Within a week, Baltimore Mayor Stephanie Rawlings-Blake (D) went from decrying, via Twitter, the handiwork of rioting “thugs,” to apologizing for using the term. “Sometimes,” she said, “my own little anger translator gets the best of me”—a reference to President Obama’s already iconic comedic turn with Comedy Central’s Keegan-Michael Key a week earlier at the White House correspondents’ dinner.
Obama, too, described rioters as “thugs,” but endured milder pushback, and didn’t back down from using the term. But then, he doesn’t have to stand for another election. If anything, the sequence of events that finds two presumably liberal black elected officials characterizing rioters in a black neighborhood as thugs is the kind of thing that gets some people talking about a (wait for it) “post-racial” America.
But here’s the thing—the meaning of “thug” is changing. It always has been (it used to refer to a class of criminals in India) and it still is, just as the meaning of all words changes over time. “Generous” once meant “noble;” “silly” once meant “blessed;” “awful” once meant “awesome.”
I argued earlier this week on NPR that in American English, thug has come to have racial overtones. More specifically, that to designate rioters such as the ones in Baltimore this week as thugs now carries a coded, alternate meaning of: “black person behaving badly.”
And I may appear to have given the impression that I think anytime a non-black person says the very word thug, they are saying “n—–.” But that’s not it, and explaining why helps us understand the general nature of what it means for a word’s meaning to change.
Words sprout meanings like trees sprout branches. Try giving one meaning for “set.” If a child asked you what a “spread” was, think of how many different answers you could give.
In the same way, thug-equals-n-word could be one usage of, but doesn’t encapsulate all, present utterances of the word. Indeed, one can refer to jack-booted thugs with no racial reference intended. We refer to the Islamic State as thugs, and to date, somewhere between hardly any and none of its members hail from black-American inner cities.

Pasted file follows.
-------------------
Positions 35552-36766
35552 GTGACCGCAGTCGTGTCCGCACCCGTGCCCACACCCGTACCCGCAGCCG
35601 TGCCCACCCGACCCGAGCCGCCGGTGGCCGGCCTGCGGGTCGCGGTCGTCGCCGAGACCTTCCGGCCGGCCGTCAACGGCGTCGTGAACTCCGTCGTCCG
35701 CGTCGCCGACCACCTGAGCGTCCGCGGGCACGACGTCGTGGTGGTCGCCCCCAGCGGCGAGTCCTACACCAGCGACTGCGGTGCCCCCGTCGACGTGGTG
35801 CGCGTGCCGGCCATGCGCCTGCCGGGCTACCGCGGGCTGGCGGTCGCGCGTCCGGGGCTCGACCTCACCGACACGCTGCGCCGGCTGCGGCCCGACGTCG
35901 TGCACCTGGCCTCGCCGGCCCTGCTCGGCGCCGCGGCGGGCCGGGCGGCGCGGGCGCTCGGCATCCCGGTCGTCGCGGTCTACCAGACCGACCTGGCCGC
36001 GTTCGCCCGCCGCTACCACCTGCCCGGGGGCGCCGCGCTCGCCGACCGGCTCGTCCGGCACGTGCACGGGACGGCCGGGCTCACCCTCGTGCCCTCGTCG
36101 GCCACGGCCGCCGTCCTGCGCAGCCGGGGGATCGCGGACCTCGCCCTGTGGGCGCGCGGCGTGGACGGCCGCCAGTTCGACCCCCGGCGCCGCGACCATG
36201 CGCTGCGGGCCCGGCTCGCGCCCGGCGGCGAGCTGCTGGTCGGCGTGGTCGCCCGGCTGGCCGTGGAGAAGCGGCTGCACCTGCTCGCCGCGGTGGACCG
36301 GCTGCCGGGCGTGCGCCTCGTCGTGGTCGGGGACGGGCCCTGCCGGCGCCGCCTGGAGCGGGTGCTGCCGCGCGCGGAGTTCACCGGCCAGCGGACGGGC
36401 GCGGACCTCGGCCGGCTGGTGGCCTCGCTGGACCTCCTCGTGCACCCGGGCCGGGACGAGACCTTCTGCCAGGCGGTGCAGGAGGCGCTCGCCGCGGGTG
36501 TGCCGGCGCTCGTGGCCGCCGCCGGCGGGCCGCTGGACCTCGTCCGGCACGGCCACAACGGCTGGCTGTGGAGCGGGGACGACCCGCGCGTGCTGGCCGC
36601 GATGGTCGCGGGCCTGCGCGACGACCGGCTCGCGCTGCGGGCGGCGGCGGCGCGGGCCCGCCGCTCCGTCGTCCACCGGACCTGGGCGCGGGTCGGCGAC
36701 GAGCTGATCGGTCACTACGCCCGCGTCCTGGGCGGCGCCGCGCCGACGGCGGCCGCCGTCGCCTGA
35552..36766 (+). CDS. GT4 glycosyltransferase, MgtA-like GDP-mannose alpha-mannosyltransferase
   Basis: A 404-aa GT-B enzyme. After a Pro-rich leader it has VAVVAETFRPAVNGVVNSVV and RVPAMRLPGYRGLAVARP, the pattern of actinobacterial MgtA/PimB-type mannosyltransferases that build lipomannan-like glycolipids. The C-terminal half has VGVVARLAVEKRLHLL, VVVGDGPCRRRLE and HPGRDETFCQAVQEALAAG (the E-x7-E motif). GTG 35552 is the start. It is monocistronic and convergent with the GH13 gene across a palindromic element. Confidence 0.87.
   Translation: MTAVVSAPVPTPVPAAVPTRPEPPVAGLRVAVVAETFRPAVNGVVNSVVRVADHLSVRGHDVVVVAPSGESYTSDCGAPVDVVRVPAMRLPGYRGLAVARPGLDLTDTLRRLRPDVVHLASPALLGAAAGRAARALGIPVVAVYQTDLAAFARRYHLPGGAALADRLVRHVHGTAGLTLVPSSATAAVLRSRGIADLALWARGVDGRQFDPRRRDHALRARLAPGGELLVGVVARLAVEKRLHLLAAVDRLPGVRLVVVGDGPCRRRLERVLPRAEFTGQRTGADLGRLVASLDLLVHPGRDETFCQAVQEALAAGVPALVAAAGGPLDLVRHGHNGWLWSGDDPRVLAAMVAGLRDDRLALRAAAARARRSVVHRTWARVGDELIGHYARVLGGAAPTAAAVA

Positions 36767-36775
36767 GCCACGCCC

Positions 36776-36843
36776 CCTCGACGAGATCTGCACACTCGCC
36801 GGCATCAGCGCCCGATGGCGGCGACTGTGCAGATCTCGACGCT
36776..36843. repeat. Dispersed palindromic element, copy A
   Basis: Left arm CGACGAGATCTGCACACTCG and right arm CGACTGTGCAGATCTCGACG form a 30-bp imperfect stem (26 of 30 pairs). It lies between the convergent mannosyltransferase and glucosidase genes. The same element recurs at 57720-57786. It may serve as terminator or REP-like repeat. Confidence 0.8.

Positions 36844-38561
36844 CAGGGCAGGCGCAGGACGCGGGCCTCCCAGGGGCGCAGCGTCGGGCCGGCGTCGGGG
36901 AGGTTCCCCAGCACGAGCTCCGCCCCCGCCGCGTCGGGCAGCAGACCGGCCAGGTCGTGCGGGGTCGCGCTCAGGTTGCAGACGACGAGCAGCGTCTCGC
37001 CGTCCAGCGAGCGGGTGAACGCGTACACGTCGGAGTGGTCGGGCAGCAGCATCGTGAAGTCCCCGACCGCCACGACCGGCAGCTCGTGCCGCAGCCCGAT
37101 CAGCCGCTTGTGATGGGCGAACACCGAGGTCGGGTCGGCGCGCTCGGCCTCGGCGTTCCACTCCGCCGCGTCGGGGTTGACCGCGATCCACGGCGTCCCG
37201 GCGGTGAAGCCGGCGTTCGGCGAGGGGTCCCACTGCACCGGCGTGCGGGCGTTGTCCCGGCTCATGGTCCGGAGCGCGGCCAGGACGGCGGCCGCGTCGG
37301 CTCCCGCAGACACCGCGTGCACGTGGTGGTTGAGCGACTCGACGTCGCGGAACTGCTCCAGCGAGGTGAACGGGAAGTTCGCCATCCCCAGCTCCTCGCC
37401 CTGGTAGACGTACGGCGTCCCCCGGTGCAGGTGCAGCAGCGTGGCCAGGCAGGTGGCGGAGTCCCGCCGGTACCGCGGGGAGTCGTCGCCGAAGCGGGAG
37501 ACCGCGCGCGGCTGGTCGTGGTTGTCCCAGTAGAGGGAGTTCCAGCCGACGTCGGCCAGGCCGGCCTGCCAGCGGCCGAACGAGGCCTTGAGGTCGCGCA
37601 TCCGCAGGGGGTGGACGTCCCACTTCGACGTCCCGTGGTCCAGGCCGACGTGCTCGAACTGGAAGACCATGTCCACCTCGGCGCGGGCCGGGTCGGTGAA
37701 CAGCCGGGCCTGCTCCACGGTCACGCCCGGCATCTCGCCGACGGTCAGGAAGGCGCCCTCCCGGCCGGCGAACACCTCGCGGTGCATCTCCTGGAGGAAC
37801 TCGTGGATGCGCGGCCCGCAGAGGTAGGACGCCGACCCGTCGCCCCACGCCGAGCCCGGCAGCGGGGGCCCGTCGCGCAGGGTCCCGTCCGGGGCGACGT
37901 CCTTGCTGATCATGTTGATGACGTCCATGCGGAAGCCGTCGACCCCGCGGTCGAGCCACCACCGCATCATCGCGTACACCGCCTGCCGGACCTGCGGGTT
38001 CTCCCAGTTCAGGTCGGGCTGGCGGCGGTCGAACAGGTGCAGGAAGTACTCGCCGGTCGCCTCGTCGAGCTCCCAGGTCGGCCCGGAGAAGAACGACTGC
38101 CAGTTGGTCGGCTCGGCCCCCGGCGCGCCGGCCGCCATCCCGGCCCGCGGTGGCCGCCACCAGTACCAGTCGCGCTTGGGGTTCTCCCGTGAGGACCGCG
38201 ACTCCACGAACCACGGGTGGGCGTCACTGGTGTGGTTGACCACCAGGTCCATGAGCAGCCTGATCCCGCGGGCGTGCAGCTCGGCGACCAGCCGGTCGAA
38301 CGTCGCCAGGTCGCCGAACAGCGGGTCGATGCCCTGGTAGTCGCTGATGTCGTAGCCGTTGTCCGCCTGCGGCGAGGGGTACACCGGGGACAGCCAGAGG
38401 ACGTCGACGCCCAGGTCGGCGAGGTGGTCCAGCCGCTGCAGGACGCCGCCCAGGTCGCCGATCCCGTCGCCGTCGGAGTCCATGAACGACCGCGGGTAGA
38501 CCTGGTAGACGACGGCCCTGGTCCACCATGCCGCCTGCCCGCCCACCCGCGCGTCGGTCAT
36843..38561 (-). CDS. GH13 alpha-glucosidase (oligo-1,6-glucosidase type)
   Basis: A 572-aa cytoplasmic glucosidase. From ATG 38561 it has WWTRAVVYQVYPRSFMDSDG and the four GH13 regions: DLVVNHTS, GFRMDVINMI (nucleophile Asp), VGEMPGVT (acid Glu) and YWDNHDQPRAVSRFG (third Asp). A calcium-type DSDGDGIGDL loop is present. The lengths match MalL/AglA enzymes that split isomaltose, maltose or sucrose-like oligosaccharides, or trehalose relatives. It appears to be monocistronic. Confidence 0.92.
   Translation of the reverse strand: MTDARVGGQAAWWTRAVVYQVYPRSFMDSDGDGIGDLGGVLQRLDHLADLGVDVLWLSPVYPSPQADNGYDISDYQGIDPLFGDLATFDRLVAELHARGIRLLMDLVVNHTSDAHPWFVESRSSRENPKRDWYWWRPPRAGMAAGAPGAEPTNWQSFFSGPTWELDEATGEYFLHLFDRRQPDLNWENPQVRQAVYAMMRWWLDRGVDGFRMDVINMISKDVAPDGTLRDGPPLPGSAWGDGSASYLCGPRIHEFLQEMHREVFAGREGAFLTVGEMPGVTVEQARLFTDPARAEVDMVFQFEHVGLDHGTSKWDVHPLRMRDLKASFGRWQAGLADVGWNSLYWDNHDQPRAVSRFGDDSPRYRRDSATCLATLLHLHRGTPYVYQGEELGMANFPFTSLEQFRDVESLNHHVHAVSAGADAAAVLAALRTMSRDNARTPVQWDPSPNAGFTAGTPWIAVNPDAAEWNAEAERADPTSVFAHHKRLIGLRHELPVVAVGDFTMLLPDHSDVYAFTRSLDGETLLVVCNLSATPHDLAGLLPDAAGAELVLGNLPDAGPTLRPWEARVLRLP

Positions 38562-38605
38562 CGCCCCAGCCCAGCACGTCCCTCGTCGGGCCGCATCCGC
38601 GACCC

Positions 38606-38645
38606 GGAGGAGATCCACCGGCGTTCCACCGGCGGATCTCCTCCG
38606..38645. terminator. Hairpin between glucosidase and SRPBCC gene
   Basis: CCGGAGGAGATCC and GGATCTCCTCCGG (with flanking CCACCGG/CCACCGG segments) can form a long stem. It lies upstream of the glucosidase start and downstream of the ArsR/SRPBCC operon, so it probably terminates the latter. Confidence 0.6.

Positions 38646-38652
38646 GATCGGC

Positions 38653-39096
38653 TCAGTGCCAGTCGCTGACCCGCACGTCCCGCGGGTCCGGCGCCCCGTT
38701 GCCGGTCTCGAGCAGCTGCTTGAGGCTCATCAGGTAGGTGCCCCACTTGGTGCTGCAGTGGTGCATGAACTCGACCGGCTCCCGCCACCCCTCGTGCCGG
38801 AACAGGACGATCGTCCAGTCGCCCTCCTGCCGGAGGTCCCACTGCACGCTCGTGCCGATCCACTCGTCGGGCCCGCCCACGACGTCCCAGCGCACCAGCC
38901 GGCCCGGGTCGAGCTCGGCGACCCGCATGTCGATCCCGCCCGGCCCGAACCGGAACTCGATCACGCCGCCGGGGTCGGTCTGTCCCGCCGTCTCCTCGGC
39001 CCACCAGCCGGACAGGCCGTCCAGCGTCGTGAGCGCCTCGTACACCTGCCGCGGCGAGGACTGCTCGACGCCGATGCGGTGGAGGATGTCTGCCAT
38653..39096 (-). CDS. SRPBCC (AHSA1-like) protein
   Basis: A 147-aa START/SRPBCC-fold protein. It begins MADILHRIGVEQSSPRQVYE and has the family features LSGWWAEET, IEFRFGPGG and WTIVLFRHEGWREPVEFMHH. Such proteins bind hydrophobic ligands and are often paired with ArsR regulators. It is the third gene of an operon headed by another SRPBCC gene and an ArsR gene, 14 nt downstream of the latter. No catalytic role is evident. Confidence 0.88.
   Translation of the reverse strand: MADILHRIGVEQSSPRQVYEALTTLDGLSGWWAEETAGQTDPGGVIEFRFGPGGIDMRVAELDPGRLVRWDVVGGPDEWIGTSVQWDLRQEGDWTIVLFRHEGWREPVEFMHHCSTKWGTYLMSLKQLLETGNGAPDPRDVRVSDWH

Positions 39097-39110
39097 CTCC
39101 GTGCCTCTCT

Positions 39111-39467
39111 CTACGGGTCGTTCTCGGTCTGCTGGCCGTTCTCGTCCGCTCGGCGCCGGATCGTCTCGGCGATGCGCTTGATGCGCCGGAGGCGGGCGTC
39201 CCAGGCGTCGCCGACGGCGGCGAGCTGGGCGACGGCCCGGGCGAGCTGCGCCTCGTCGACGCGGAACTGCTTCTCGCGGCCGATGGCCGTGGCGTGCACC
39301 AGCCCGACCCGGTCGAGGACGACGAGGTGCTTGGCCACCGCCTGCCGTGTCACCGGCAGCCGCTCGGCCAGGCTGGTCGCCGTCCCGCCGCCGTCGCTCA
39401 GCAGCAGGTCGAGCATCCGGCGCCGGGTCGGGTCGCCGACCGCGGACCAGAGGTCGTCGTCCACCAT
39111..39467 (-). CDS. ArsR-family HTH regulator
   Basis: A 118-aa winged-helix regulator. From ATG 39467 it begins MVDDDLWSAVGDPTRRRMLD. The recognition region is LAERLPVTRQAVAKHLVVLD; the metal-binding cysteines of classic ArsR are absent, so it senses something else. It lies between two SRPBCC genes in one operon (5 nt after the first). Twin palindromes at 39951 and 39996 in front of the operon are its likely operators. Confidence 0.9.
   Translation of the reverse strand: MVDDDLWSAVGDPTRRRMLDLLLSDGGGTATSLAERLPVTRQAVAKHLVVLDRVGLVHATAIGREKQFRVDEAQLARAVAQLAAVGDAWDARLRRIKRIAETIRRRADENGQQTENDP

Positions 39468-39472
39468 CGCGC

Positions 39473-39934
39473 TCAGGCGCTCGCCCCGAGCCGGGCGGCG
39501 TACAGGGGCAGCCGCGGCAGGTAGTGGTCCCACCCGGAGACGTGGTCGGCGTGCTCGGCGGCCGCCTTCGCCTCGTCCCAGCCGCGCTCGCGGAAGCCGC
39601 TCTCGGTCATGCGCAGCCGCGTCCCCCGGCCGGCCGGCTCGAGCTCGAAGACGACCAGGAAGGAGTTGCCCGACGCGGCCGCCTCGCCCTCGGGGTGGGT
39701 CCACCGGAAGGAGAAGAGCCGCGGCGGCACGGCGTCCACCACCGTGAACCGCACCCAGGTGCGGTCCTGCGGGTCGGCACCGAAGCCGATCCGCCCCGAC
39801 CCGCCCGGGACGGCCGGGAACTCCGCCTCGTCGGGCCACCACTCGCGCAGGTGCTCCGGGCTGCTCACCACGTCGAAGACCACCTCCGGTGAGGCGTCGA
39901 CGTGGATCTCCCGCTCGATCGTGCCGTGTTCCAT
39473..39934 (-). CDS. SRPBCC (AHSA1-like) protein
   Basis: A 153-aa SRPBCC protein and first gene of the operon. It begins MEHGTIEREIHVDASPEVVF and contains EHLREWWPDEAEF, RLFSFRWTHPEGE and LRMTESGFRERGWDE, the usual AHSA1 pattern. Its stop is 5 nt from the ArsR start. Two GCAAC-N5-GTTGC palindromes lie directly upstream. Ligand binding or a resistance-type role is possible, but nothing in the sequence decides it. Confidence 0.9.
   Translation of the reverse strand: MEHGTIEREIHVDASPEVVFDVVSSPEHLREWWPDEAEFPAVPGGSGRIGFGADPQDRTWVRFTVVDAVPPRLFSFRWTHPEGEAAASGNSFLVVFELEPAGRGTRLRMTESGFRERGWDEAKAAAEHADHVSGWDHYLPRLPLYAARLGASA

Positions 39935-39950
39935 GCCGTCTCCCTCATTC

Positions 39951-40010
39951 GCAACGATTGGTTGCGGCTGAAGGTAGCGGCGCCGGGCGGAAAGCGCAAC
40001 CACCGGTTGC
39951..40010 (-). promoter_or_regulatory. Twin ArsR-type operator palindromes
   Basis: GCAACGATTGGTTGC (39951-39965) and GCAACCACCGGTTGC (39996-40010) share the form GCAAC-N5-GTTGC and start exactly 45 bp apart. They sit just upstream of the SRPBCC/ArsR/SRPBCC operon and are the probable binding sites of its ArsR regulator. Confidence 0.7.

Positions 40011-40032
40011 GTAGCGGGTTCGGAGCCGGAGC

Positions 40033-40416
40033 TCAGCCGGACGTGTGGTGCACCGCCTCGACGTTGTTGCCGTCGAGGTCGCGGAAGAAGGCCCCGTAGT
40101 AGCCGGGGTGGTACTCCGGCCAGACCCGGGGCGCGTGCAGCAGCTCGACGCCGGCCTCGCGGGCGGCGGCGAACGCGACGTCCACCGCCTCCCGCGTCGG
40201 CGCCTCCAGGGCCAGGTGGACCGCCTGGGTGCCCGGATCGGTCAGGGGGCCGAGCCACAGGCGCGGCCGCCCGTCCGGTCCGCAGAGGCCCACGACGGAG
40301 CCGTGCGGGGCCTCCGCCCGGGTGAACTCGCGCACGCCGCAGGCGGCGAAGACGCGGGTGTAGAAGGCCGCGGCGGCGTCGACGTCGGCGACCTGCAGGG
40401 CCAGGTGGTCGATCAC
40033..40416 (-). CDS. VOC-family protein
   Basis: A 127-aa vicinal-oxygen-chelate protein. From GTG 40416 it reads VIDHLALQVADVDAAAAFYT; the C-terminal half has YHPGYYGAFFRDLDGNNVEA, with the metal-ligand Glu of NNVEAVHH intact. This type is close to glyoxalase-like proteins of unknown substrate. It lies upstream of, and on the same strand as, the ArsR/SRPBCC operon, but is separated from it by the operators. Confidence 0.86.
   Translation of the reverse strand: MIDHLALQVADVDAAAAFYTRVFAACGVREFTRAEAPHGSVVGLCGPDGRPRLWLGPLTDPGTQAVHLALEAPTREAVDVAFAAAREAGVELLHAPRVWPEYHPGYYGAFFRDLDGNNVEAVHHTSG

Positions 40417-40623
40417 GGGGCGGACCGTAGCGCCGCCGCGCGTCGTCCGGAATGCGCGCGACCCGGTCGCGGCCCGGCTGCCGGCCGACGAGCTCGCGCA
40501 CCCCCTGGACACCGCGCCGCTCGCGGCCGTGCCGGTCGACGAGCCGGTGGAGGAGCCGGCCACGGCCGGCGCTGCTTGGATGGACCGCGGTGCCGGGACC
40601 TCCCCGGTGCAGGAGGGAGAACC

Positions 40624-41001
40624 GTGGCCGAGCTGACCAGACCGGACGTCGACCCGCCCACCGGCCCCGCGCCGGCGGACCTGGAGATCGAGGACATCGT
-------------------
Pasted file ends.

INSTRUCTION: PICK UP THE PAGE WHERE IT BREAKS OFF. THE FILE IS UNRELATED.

We refer to people as “thuggish,” as opposed to thugs, and still have in our heads the dictionary definition of thug as a “ruffian.” Words are like that—when we say “poor Bill,” poor has a different meaning than if we say “Bill is poor.”
Yes, when we use thug in reference to young men in modern America, I maintain that thug has taken on a racialized overtone over the past 25 years. Assorted writers and figures agree; I am hardly alone. The Urban Dictionary has long had several entries assuming this flavor of thug as fact. References to “white thug” on Google almost always carry an implication that white thugs are the unexpected case, or even phonies trying to “be black.”
In the instance of this report of a surfing riot by white guys in Huntington Beach, the comments section tags the perpetrators as buffoons, grommets, wannabes and such. How is it that spontaneous language labels the ruffians here as just ruffians while thug is used so spontaneously when the ruffians are black?
The reason is that Modern American English increasingly has a way of saying “black criminal.” There is no corresponding word that subtly means “Asian-American criminal.” It is reasonable, then, to assume that the word’s purpose is to suggest that criminality and black go together in some way; that it is more reprehensible to be a black criminal than another kind.
To use thug in this context can be interpreted as a kind of slur. Subtle. Subconscious, even. But that doesn’t mean it isn’t real.
But here’s the key point: for better or worse, black Americans’ use of the term has contributed quite a bit to this. It didn’t start, of course, with hip-hop, but hip-hop lyrics and iconography had plenty to do with the perpetuation of a black “thug” archetype starting in the 198o’s. More to the point, the black “thug” image is as much admired as despised. The thug is thought of as exhibiting a healthy resistance to oppression; he is an outlaw hero, hence expressions like “thug life” and “thug love.”
Is it any surprise, then, that people from outside of the culture would start to sense “thug” as having a racialized ring to it, and even feel comfortable recruiting it themselves, albeit with less affection than many black people use it with?
Affection leads to one more point. Because in black culture the “thug” persona is seen as both a ruffian and a revolutionary, its usage by a black person can come from a different place than it does with others. As often as not, the “thug” is someone you know, or once knew. The thug is more immediately human and relatable.
So if Rawlings-Blake calls rioters thugs, I see room for hearing it differently than if—let’s say—Bill O’Reilly had, and I hear the president’s usage of the word in the same way.
Words have many meanings at the same time. As we know from the n-word, one word can be a slur, a term of affection and something in between, depending on who’s using it and how. Thug has become a related, although hardly identical, case.